Plan International recognises the importance of working with the responsible government department and key stakeholders, and within Kenya, collaboration with CRS is critical; whereby we believe that in order to achieve universal birth registration in Kenya:

  1. CRS needs support from various partners, working in different parts of the country, to share the workload.
  2. Activities implemented by supporting partners need to be streamlined and well documented to ensure consistency in the delivery of birth registration services across the country.

This publication aims to demonstrate to partners, the continued viability of both manual and digital registration models, implemented using existing administrative and community structures can achieve universal birth registration. These interventions are part of an integrated approach to strengthen birth registration, including the following 5 key components. These 5 key components complement each other, demonstrating their close interdependency on one another:

  1. Process and Technology Improvements: Making birth registration services effective, efficient and more accessible through process improvement and the use of technology.
  2. Change Management: Building the capacity and engagement of individuals across all levels of administration to respond to changes to provide effective and efficient birth registration services.
  3. Governance, Legal and Regulatory Framework: Advocating for a supportive, rightsbased, and gender-responsive legal and regulatory framework.
  4. Behavioural Change Impact: Creating and sustaining demand for birth registration through an integrated marketing and communications campaign.
  5. Monitoring and Evaluation: Continuously improving a model that is scalable and sustainable through rigorous monitoring, evaluation and learning.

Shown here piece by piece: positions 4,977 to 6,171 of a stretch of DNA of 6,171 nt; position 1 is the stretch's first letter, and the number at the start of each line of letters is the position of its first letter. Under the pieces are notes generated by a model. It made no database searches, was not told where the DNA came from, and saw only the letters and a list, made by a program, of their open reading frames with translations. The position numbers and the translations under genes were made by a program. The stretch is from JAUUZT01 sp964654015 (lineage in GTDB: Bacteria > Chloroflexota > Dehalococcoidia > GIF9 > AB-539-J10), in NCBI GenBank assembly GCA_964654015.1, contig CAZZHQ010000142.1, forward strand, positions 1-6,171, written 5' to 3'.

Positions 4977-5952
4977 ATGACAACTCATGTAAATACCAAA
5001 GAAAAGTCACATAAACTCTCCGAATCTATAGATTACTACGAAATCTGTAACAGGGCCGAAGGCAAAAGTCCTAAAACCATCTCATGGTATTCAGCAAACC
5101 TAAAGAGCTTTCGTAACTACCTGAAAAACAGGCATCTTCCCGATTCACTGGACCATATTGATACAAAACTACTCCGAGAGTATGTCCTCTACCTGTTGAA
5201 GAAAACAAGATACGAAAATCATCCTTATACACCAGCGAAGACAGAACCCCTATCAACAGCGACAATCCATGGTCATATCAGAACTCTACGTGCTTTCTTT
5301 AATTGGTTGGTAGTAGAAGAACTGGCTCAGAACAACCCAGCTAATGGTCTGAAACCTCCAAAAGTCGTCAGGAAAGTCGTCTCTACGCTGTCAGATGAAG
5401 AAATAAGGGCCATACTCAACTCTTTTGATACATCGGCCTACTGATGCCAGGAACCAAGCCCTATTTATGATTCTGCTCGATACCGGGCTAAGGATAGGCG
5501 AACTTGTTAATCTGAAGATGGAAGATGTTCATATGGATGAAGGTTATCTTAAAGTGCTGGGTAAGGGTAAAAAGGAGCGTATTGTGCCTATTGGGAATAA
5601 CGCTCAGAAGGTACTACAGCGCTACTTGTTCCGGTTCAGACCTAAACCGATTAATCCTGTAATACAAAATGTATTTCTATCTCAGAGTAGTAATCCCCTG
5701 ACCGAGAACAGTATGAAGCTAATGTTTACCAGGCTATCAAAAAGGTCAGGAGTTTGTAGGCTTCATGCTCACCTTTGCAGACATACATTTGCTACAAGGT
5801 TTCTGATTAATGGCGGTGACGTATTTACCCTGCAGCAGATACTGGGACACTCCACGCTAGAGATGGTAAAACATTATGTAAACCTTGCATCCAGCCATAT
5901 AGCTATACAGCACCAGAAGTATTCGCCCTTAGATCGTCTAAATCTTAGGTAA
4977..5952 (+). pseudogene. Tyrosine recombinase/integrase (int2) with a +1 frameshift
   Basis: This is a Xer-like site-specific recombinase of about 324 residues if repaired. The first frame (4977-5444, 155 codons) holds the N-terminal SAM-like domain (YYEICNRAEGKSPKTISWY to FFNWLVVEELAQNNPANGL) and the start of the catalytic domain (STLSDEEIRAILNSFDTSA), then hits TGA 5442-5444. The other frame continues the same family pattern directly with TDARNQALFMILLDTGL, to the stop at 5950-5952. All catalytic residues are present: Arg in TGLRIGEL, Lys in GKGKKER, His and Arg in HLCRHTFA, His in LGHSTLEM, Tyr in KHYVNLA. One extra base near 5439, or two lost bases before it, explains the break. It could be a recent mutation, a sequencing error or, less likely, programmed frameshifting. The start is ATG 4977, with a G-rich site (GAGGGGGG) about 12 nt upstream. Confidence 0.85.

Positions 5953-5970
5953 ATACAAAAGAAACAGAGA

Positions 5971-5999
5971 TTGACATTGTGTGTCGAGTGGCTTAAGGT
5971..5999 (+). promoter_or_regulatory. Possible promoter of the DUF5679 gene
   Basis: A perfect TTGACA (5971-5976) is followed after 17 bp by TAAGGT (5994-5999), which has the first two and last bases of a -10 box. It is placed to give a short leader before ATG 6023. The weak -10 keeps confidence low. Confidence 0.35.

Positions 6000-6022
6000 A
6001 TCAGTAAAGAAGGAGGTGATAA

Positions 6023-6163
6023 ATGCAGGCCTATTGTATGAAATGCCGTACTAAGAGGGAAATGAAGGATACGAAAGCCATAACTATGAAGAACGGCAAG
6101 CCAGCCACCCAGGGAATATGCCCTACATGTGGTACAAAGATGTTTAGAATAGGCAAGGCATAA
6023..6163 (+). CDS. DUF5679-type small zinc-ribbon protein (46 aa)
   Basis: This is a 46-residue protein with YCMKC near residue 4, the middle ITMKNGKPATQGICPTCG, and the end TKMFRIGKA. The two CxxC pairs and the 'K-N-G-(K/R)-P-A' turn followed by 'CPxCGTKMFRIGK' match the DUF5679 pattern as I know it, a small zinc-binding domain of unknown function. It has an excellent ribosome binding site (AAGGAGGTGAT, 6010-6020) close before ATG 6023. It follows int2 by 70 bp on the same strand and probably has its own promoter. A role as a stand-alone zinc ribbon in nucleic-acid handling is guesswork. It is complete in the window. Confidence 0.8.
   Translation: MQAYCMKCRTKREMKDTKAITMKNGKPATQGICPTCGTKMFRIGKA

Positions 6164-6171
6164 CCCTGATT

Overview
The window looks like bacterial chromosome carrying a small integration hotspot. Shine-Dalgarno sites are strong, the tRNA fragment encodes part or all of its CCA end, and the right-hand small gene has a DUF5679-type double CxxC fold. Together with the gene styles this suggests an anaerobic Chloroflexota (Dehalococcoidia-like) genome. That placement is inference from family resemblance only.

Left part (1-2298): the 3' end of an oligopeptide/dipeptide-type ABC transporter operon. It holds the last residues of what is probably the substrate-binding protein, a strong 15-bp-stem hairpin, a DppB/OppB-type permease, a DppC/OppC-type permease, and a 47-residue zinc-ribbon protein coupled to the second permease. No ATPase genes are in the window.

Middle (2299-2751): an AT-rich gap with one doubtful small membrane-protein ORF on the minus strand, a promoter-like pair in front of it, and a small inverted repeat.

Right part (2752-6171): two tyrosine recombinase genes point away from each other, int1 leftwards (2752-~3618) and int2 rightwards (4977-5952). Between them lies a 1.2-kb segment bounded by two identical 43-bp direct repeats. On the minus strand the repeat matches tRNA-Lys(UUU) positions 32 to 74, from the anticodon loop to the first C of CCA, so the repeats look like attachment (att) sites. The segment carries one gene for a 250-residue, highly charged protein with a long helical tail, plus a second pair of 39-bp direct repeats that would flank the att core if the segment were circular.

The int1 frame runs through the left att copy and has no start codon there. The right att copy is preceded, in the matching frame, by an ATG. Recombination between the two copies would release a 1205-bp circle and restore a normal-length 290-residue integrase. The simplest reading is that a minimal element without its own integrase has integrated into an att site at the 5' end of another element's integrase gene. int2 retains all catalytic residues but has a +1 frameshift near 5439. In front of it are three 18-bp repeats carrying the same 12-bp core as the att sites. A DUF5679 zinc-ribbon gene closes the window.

An integrated approach to birth registration, as outlined above, is critical to achieving success. Within this document, experience implementing each of the 5 components is outlined inclusive of the challenges and recommendations. This document is intended as a practical learning tool for key stakeholders and partners working within birth registration, contributing to knowledge on best practices relevant within Kenya and promoting transparency in successes and challenges.

Pulling all 5 components into a financial analysis, the document makes the case that an investment is both financially feasible and brings about high returns through value gained in championing birth registration as a fundamental child right and unlocking the potential of women and girls, through improving their ability to claim to rights to education, health, protection, and livelihoods.

Investment in birth registration also enables governments to produce data for effective identity management and e-government services, tracking Sustainable Development Goals (SDGs), and leveraging civil registration and vital statistics to inform programming and policy development. With these critical gains at stake, not investing in birth registration is not an option.